See how helpful little Jonathan was for this post’s pictures?
He stole my strawberries, asked, “Where did all the berries go?” in baby signs, then decided to go for the whipped cream. It’s rather unfortunate that the best natural light is on the floor in front of the sliding door…
On to the food! Here’s what the kids will get to choose from for next week’s Valentine’s Day party:
Healthy Valentine’s Day Party Food Ideas
We’re calling these beauties “Raspberry Cream Cheese Brownie Sandwiches.” I used grain-free brownies with 60% dark chocolate chips on top (recipe in The Everything Beans Book, on sale now through 1/31/15). I sliced them lengthwise with a very sharp knife and filled the middle with thawed frozen raspberries + yogurt cheese with just a touch of maple syrup and raspberry juice for the pink color.
Yes, I did say the brownie recipe is in a beans book. There’s not a speck of flour in them…but you could use any sturdy, healthy brownie recipe you like. I have a whole grain brownie in Smart Sweets.
My healthy fruit pizza uses a shortbread-style crust with real butter, 100% whole wheat flour, and very little sweetener (1/4 cup for the whole thing). Add lightly sweetened yogurt cheese and fresh fruit on top, and you could get away with eating this for breakfast.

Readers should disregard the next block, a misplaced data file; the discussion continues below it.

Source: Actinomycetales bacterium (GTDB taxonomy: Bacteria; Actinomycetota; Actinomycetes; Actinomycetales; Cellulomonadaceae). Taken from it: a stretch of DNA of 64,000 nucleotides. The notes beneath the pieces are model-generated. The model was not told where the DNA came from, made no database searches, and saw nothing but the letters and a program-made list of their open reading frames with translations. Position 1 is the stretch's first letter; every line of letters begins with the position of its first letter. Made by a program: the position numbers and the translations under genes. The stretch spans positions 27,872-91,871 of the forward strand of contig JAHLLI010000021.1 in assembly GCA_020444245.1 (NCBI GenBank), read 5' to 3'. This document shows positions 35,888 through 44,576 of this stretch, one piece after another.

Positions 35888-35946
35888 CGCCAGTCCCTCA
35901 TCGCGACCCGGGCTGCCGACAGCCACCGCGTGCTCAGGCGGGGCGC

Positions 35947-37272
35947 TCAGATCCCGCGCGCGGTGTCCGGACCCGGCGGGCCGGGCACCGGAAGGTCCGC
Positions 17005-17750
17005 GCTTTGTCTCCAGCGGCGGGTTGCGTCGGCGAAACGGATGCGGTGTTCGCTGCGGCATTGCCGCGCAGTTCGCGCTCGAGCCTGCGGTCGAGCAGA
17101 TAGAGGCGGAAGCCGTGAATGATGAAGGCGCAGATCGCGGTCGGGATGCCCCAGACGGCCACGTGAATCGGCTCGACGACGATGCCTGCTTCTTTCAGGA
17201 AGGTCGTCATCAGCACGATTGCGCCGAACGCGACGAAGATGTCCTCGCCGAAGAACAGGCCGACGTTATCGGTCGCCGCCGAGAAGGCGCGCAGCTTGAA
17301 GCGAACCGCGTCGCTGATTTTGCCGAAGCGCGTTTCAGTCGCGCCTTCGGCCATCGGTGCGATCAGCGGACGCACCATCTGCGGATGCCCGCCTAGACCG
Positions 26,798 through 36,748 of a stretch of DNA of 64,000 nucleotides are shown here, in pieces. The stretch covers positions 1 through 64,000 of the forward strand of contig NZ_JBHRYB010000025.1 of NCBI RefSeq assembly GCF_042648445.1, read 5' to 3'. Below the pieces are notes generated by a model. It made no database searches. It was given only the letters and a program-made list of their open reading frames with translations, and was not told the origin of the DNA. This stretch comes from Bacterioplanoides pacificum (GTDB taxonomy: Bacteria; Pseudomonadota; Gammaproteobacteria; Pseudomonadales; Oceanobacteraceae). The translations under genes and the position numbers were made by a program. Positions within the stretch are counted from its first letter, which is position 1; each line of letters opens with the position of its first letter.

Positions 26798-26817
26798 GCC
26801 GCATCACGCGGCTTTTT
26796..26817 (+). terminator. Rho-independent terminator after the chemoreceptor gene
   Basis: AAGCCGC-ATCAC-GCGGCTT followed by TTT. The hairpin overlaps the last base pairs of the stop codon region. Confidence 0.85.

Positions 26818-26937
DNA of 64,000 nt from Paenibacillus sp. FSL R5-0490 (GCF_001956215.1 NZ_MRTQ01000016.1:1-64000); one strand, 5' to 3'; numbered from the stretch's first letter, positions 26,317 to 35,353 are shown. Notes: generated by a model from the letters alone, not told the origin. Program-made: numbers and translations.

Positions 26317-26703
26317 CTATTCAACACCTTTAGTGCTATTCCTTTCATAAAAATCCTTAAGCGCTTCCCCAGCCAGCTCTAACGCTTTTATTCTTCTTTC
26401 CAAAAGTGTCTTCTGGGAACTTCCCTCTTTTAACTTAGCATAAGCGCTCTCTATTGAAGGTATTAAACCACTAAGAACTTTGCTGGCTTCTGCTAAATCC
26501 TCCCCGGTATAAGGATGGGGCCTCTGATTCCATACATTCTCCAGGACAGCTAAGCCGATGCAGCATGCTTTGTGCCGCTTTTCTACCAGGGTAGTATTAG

This Valentine’s Strawberry Pudding is actually from my new book, Better Than a Box, where it was originally the reverse engineered version of that famous “banana pudding” with Cool Whip, pudding, condensed milk or yogurt, bananas, and Nilla Wafers. None of those things are in this healthy treat!
Real homemade pudding is mixed with homemade yogurt, strawberries and raspberries; that whipped cream on top started out as cream, not 50 variations on corn (read the side of a Cool Whip tub); and the “wafers” are a homemade graham cracker crisped to perfection in the oven, and of course, cut in heart shapes. Strawberries are also really easy to cut in sort-of heart shapes by notching the top.